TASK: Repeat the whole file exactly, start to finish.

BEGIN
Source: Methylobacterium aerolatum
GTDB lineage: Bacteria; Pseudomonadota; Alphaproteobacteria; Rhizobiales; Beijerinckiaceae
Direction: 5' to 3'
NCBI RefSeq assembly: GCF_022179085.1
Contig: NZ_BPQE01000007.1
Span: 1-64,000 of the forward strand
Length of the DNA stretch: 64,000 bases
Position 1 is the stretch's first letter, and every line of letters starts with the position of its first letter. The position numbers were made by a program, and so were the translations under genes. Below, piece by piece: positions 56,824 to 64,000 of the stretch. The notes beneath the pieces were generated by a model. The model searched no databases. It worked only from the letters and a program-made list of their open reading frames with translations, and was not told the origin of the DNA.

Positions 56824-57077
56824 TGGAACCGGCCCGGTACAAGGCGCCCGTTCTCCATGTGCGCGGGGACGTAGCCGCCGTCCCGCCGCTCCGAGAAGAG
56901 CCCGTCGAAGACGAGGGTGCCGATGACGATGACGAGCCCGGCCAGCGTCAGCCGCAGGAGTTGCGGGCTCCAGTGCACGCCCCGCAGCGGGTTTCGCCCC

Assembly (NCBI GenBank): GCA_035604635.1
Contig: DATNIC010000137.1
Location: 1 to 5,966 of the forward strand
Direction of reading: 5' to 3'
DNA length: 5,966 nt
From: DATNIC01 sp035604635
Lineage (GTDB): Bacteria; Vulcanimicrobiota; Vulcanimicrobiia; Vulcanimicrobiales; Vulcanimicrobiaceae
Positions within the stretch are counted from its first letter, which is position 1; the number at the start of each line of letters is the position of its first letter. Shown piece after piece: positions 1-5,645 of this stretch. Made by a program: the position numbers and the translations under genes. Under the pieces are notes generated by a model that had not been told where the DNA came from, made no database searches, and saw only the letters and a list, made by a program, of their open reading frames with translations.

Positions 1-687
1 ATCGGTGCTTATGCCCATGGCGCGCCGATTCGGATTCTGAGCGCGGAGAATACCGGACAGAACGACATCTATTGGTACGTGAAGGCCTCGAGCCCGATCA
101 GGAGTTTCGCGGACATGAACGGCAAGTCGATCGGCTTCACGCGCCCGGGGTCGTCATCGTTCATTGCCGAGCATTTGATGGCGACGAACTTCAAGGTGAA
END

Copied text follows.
Source: Methylobacterium aerolatum
GTDB lineage: Bacteria; Pseudomonadota; Alphaproteobacteria; Rhizobiales; Beijerinckiaceae
Direction: 5' to 3'
NCBI RefSeq assembly: GCF_022179085.1
Contig: NZ_BPQE01000007.1
Span: 1-64,000 of the forward strand
Length of the DNA stretch: 64,000 bases
Position 1 is the stretch's first letter, and every line of letters starts with the position of its first letter. The position numbers were made by a program, and so were the translations under genes. Below, piece by piece: positions 56,824 to 64,000 of the stretch. The notes beneath the pieces were generated by a model. The model searched no databases. It worked only from the letters and a program-made list of their open reading frames with translations, and was not told the origin of the DNA.

Positions 56824-57077
56824 TGGAACCGGCCCGGTACAAGGCGCCCGTTCTCCATGTGCGCGGGGACGTAGCCGCCGTCCCGCCGCTCCGAGAAGAG
56901 CCCGTCGAAGACGAGGGTGCCGATGACGATGACGAGCCCGGCCAGCGTCAGCCGCAGGAGTTGCGGGCTCCAGTGCACGCCCCGCAGCGGGTTTCGCCCC

Assembly (NCBI GenBank): GCA_035604635.1
Contig: DATNIC010000137.1
Location: 1 to 5,966 of the forward strand
Direction of reading: 5' to 3'
DNA length: 5,966 nt
From: DATNIC01 sp035604635
Lineage (GTDB): Bacteria; Vulcanimicrobiota; Vulcanimicrobiia; Vulcanimicrobiales; Vulcanimicrobiaceae
Positions within the stretch are counted from its first letter, which is position 1; the number at the start of each line of letters is the position of its first letter. Shown piece after piece: positions 1-5,645 of this stretch. Made by a program: the position numbers and the translations under genes. Under the pieces are notes generated by a model that had not been told where the DNA came from, made no database searches, and saw only the letters and a list, made by a program, of their open reading frames with translations.

Positions 1-687
1 ATCGGTGCTTATGCCCATGGCGCGCCGATTCGGATTCTGAGCGCGGAGAATACCGGACAGAACGACATCTATTGGTACGTGAAGGCCTCGAGCCCGATCA
101 GGAGTTTCGCGGACATGAACGGCAAGTCGATCGGCTTCACGCGCCCGGGGTCGTCATCGTTCATTGCCGAGCATTTGATGGCGACGAACTTCAAGGTGAA